We are taking it back to house meetings. Family and friends often gather in the living room to talk freely and converse about life and socializing. When it came to me and Lucas working together with queer communities in Sacramento, however, that living room became a battleground of networking, sharing our stories, our tears, and our struggles.
One of my biggest challenges was indeed to have a heterosexual man understand the importance of unity. It was very important to work with him and expose him to some terms and past history on the intersections of the immigrant rights movement, and the LGBTQ rights movement. There was no major effort for an undocumented student to differ from both. After preparing to mobilize our community, it was very satisfying to hear a heterosexual man to say, “I see no difference from me and you, we’re both being oppressed in our communities. We’re both denied human rights.”
The first person to connect in the city was Xico Gonzalez: a cultural & political “Artivist” poet based in Sacramento, California. After he shared his story with us, he rapidly connected us with some friends to organize some gatherings around the city. That’s how I met the amazing mujer Fatima.
Fatima Castaneda opened her heart and house to the campaign for an American DREAM, not only to get to hear our stories, but to connect others with our Campaign and the immigrant rights movement.
The lurid moment I walked into her home, my tired eyes found warmth in the radiant colors the house; aquamarine blue and green decorated the opposite walls of the living room, a charcoal-brick fireplace against the main wall was covered with dormant books accommodated impatiently on their shelves, colorful pop art spoke of the struggles of queer woman of color, which welcomed the guests on a circular sequence of chairs and couches.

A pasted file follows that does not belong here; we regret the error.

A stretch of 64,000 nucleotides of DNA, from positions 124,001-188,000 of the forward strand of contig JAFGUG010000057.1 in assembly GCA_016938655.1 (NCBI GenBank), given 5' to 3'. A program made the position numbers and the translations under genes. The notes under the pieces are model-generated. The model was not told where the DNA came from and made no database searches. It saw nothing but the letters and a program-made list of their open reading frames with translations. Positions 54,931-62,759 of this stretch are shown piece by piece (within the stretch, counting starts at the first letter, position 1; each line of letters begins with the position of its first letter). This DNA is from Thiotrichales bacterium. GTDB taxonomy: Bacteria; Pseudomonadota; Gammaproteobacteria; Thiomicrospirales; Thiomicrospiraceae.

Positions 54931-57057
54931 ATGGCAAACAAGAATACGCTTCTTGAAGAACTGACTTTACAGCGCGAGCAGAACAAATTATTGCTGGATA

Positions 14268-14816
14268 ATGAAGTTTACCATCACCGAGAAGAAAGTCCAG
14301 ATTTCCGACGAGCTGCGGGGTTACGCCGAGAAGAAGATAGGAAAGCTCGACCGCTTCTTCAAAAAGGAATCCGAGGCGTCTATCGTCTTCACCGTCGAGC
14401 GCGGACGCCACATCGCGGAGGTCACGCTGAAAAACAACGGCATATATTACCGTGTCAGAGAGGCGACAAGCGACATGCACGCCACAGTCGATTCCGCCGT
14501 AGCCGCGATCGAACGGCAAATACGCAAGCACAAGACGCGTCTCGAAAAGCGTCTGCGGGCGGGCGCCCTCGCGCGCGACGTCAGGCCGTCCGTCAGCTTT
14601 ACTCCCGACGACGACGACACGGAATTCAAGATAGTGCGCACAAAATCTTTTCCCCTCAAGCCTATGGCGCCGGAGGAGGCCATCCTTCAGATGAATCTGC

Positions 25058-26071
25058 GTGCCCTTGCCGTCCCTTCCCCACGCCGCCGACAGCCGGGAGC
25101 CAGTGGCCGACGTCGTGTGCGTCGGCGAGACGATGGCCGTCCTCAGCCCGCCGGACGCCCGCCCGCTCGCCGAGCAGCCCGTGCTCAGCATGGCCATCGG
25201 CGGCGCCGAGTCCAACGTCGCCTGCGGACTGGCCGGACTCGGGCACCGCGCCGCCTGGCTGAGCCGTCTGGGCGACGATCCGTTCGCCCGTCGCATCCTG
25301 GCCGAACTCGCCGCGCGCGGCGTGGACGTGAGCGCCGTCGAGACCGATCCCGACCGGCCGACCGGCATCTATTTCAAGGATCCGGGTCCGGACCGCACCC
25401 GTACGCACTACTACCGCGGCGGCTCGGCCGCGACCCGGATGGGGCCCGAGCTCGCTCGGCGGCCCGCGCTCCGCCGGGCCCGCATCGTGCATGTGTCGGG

After cooking some amazing food for the guests, a circle of queer Mujeres and allies surrounded the living room.
I couldn’t tell her how much it meant to me to have women, at the forefront of this gathering, sharing their ideas, stories, advice, and their gregarious laughter. For a second I felt I had bumped into some old friends I hadn’t seen for years, and they welcomed me very dearly after a long journey. Truth was that that journey had barely begun a few days back and they were all complete strangers that had come together to get to know us, to support us unanimously.
“After the DREAM Act didn’t pass on 2010, a lot of us lost hope,” said Shared Susana, Fatima’s partner. As each of the participants continued to share their commitment to the campaign and how each of them will contribute to advocate for something they all believed it’s just and necessary for our community. Among the beautiful company, two mujeres were actually elementary teachers. It was very exciting to hear their input and concerns about undocumented children in their schools.
A few days have passed after this amazing dinner in which one thing was very clear to me: In the back of my head the voice of the zealous Grace Lee Boggs recounted a story:
“People are aware that they cannot continue in the same old way but are immobilized because they cannot imagine an alternative. We need a vision that recognizes that we are at one of the great turning points in human history when the survival of our planet and the restoration of our humanity require a great sea change in our ecological, economic, political, and spiritual values.”
A new family of queer women and friends are organizing right now in Sacramento, empowered to inspire more people, just as much they had inspired my feminist side to stand up, take action, and create change. I can still hear their voices right now.